The mechanics of even the most granular roleplaying systems are actually rather open. Of course we can always (and should) house-rule, but there’s a power to asking players to develop the world for you, and then seeing how the mechanics influence the world you drew together. When they meet a new traveller on the road, ask them what the traveller looks like, and how the road has worn them down.

I hazard you a thought experiment. At the end of a session, a Call of Cthulhu campaign encounters a mysterious orb in an evil scientist’s laboratory. In the next session, when the players show up, business as usual, they are instead set down to a round of Dawn of Worlds, a game in which they create a world and its history from its inception. This, they discover before the night is out, is a capsule-world, developed within the mysterious orb their usual players discovered last session, the will of its peoples being cruelly harnessed as a source of energy. What kind of investment would this create? Now the investigators fight not only for their world, but for this world of their creation.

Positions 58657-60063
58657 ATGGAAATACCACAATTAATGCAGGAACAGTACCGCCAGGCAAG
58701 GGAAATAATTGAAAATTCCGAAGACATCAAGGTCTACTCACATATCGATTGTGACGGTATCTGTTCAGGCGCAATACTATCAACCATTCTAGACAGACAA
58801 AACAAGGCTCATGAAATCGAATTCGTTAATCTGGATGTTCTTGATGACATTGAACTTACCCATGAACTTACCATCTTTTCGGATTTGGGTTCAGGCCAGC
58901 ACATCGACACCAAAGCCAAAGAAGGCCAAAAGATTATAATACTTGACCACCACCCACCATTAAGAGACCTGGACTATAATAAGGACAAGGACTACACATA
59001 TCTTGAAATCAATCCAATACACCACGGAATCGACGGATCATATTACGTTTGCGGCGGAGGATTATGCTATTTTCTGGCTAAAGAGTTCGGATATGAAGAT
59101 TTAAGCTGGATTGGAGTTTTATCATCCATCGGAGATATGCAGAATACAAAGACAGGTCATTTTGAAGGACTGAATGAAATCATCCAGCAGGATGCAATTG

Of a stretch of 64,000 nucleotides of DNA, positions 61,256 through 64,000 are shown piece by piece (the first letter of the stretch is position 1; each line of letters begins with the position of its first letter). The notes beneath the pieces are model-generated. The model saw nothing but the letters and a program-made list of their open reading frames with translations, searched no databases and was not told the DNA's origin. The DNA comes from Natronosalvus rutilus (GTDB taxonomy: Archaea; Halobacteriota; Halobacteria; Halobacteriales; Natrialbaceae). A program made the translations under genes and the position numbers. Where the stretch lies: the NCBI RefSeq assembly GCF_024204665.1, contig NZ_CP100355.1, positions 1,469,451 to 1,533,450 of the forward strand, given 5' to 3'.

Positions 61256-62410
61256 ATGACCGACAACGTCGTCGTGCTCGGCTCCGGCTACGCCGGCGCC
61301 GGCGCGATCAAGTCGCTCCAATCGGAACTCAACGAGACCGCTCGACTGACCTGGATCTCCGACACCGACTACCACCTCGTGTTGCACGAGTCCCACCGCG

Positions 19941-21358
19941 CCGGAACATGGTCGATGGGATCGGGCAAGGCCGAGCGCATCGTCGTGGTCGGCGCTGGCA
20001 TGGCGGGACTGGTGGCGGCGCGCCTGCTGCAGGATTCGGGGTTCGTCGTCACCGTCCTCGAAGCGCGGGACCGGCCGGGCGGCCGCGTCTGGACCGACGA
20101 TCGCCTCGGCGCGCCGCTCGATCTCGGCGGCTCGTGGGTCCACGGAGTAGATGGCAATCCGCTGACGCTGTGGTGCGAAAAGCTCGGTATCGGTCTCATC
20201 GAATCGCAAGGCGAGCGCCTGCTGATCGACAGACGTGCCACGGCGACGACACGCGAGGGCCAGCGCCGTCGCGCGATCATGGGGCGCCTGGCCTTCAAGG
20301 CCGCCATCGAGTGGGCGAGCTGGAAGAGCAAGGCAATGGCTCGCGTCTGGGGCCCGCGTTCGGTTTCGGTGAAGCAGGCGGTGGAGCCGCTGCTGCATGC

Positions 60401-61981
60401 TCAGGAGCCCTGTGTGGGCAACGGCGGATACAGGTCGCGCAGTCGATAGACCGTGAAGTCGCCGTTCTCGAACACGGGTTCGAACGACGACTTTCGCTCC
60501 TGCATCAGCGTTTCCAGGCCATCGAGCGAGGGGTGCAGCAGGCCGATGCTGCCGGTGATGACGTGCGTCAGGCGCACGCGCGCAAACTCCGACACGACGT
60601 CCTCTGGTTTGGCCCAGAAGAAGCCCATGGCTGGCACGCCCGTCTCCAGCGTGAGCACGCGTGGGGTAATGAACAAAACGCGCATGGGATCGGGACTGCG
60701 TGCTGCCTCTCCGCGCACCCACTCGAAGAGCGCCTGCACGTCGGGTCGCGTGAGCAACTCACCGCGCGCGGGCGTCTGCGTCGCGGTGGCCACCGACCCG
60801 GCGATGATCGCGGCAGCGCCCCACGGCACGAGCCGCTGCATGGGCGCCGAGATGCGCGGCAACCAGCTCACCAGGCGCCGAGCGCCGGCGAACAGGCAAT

I ask my students, when they work together, to think about “crowdsourcing” information–why not do this with our roleplaying stories? Especially when a Keeper or GM is pressed for time, or needs to improvise through a scenario, (like, say, a one-page scenario) relying on the players’ own imaginations can be a tremendous resource. In fact, it’s hard for me to imagine running one of our one-page scenarios without this player input, at least not without me doing a lot of prep work beforehand (which isn’t necessarily a bad thing). For me, crowdsourcing is an essential skill in any game that requires improvisation, taking the full burden for content creation off of the GM.